A granular fertilizer releases nutrients slowly and ensures the hydrangea has all the nutrients it requires at the right concentration for flowering.

If you apply mulch regularly and have properly prepared the soil before planting (with lots of compost, leaf mold, or well-rotted manure), then mature hydrangeas often do not need any fertilizer for flowering as their root system is so extensive; however, I was advised that smaller or potted hydrangeas with a less extensive root system benefit the most from the use of fertilizer in Spring.

Typically, I only apply the fertilizer once in the Spring and then again in the Summer as per the manufacturer’s instructions.

5. Shelter Hydrangeas to Protect Delicate Growth

Do you have a windy or exposed garden?

In this case, I recommend that you plant your hydrangea under a canopy or somewhere that will protect it from the wind and frost (such as by a wall, fence, or other shrubs) rather than an open windy area of the garden.

As we discussed, hydrangeas are woodland plants; they naturally grow under sheltered conditions, which reduces the risk of frost and wind damage. Try to replicate this in your garden. 

Both wind and frost can damage new growth and emerging flowers  – thus affecting blooms! 

Pro tip: I was also advised to keep the old flower heads on your hydrangea as they protect the developing flower buds from frosts during the winter. Whilst they may look unsightly, they are a natural protection from frost.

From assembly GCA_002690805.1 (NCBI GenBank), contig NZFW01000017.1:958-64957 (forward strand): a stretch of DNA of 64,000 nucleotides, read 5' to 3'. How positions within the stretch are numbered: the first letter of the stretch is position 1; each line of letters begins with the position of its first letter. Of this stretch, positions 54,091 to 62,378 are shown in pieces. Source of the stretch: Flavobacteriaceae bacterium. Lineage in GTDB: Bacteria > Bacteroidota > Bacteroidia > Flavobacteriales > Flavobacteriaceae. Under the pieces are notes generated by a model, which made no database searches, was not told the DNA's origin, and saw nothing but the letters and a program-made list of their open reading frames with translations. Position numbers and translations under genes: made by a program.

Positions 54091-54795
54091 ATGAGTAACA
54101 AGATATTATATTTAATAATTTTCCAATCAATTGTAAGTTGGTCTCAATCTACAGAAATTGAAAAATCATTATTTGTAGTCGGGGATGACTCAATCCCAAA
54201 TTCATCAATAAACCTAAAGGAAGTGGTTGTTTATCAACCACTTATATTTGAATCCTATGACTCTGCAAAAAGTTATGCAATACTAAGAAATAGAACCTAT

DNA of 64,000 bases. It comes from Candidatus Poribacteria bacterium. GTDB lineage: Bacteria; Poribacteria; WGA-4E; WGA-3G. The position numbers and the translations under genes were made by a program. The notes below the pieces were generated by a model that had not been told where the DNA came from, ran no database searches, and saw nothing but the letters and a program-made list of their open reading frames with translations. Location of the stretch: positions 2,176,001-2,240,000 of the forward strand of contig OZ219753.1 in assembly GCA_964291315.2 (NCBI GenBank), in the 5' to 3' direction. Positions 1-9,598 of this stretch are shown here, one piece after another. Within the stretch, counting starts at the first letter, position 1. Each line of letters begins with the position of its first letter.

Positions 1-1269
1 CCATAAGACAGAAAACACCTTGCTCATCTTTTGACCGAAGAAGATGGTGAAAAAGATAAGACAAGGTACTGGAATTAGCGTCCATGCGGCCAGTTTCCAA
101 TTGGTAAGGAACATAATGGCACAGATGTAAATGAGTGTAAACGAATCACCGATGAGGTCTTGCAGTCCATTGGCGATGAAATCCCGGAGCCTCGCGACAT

I can confirm that leaving the spent, brown flower heads from last year really does work wonders. I had a Winter with frequent frosts and even heavy snow, and my hydrangea flower buds survived and emerged to display flowers in the Spring.

If you get frost damage on your hydrangea, then what you need to do is make sure you cut the dead off to just above the next bud down the stem.

I have observed that the buds on the outside of your plant are the most likely to be frost damaged but the flower buds further down the stem are often more protected and can still display flowers.

6. Hydrangea Flowering- Amend the Soil with Organic Matter

To get the flowers on your hydrangea looking their best, it is important to have fertile soil. Low-quality sandy or stony soil greatly impacts the quality of your hydrangea blooms.

Ideally, for the best blooms, you should prepare the planting area before planting; use lots of organic matter (compost, leaf mold, or well-rotted manure) to help provide the optimal level of soil moisture and nutrients to ensure the hydrangea has all the resources it needs to display flowers.

Hydrangeas are native to woodland environments where they grow in soil composed of leaf litter which has lots of nutrients and holds moisture well, so for your hydrangea to flowers its best, we need to replicate these growing conditions in our gardens.